Middle: the background, including new information, problems identified, facts gathered (in a logical order, briefly in sub-paragraphs with headings if helpful) and, where necessary, the arguments for and against different courses of action/options/recommendations.
End: The conclusion, including next steps in the form of recommendations for action and likely resource implications (in certain papers, especially policy papers, you should also outline the key risks associated with the recommendations – see section 3 below).
Throughout the paper you should strive to be:
A model template for committee reports can be found here for reference: Committee report template (MS Word , 26kb)
Given the large number of papers that normally make up the agenda for bodies such as Senate, Council and the higher-level committees, they must be prefaced by a synopsising one-page cover-sheet that provides an instant overview of their content. The cover-sheet should comprise a brief summary of the paper in 1-2 paragraphs, the recommended actions and, where relevant, the risks and resource implications. When drafting this summary on the cover-sheet, you should draw out the key points and main issues/risks as sharply as possible in order to focus and guide the discussion at the meeting. A description of the structure of the paper is not sufficient: the reader must be able to grasp the gist of the paper from the cover-sheet.
A model template for a cover-sheet can be found here for reference: Cover sheet template (MS Word , 28kb)
If the report you are drafting proposes either a new University policy or an amendment to existing policy, we would recommend that, in addition to the above proposed structure and considerations, the report also seeks to answer some of the following key questions:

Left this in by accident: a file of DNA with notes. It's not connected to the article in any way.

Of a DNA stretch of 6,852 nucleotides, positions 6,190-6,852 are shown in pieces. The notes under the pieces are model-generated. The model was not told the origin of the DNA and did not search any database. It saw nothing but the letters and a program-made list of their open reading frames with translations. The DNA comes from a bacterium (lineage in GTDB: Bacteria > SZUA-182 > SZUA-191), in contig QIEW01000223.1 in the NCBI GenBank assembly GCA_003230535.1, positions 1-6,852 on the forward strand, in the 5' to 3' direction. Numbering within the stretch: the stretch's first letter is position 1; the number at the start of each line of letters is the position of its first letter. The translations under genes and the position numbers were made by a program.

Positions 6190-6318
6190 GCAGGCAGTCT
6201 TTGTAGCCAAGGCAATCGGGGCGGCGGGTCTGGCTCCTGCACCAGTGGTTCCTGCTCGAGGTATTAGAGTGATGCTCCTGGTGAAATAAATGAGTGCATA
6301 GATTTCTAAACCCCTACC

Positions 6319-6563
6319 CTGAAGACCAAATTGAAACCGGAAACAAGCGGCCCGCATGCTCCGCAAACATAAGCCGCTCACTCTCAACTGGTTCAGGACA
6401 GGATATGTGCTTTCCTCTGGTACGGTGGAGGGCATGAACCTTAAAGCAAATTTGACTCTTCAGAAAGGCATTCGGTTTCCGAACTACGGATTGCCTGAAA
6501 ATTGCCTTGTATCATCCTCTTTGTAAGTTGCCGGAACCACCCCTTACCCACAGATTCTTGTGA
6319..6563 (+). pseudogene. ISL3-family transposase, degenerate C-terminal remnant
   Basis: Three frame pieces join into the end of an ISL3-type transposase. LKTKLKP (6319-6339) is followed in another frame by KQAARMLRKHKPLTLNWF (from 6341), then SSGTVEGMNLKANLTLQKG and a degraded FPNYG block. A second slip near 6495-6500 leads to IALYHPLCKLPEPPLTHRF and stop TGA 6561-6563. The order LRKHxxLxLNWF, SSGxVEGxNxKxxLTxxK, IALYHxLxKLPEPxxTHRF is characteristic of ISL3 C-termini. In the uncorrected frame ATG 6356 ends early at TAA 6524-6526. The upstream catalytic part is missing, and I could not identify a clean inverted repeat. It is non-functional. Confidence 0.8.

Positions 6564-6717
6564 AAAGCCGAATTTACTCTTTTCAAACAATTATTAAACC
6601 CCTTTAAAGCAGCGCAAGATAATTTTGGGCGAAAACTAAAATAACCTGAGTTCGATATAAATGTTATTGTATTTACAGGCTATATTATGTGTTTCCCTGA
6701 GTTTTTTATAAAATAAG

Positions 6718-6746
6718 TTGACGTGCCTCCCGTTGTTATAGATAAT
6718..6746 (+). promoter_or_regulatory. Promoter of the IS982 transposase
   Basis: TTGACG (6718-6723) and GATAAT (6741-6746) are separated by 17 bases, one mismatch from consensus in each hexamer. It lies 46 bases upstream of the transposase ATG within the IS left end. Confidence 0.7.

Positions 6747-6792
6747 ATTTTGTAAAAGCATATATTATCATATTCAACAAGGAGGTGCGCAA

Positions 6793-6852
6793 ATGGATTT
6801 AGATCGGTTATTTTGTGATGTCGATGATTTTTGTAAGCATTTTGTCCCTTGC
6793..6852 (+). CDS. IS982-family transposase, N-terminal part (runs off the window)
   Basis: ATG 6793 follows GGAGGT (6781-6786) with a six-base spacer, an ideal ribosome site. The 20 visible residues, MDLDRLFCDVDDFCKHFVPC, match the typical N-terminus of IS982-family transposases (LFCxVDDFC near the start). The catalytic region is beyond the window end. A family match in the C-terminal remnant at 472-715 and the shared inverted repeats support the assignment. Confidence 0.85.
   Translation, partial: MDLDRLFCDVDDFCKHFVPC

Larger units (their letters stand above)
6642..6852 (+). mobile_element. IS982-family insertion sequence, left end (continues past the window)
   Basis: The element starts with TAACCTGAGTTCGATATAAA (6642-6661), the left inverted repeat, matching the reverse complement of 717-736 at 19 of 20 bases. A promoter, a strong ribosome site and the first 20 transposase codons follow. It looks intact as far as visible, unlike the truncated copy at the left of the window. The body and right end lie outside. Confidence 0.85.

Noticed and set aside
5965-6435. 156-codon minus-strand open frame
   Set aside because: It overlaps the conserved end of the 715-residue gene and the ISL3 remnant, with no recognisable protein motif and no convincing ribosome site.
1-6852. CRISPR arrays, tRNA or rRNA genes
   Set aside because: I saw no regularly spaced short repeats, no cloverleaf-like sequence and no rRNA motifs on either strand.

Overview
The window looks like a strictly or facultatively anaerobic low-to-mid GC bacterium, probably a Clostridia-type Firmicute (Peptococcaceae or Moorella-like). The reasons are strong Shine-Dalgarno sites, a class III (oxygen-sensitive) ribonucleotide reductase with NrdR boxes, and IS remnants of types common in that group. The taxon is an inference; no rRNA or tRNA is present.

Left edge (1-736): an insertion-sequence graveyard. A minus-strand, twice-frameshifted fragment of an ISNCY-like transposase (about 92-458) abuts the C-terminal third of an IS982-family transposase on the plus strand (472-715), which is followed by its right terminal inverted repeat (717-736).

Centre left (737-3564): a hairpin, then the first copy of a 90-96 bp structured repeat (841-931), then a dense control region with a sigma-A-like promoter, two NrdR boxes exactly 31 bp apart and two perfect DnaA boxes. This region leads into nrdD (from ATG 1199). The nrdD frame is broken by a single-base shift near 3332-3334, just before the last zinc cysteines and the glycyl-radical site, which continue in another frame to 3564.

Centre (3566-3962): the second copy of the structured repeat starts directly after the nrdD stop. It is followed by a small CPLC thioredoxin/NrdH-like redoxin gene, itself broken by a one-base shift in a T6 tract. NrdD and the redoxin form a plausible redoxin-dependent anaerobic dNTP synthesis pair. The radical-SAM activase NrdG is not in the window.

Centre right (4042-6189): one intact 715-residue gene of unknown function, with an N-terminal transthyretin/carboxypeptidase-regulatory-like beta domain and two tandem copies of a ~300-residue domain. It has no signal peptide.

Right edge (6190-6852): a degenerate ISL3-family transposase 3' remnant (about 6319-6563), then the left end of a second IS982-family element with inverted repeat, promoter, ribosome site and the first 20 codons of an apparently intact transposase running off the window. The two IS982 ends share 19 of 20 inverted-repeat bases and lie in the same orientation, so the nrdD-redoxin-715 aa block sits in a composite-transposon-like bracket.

If answers are provided to the above questions in your paper, the discussion at higher level will be more focused and decision-making easier and swifter.
If you are required to attend a Council meeting to present your paper, please bear in mind that normally you will only be allocated a maximum of two minutes to introduce it. Bearing this short time allocation in mind, you should keep any framing/introductory comments to a minimum in order to allow as much as time as possible for discussion. In other words, do not talk through the detail of the paper but assume that the members have read the paper in advance of the meeting.
With regard to the use of Powerpoint slides or other presentational aids at the meeting, you should consider carefully whether they will actually add value to the presentation of your report. Remember: you are not delivering a lecture or seminar paper but asking a group of busy, time-constrained people to consider the key issues on a certain topic and, on the basis of this consideration, to make informed, risk-aware decisions that further the University's development.
1Under the terms of the Equality Act 2010, people are protected from discrimination on the basis of the following "protected characteristics": disability, gender reassignment, pregnancy and maternity, race (which includes ethnic or national origin, colour and nationality), religion or belief, sex and sexual orientation. Guidance on equality impact assessment is provided by the Equality and Diversity Office - see http://www.york.ac.uk/admin/eo/EQIA.htm
University Governance Officer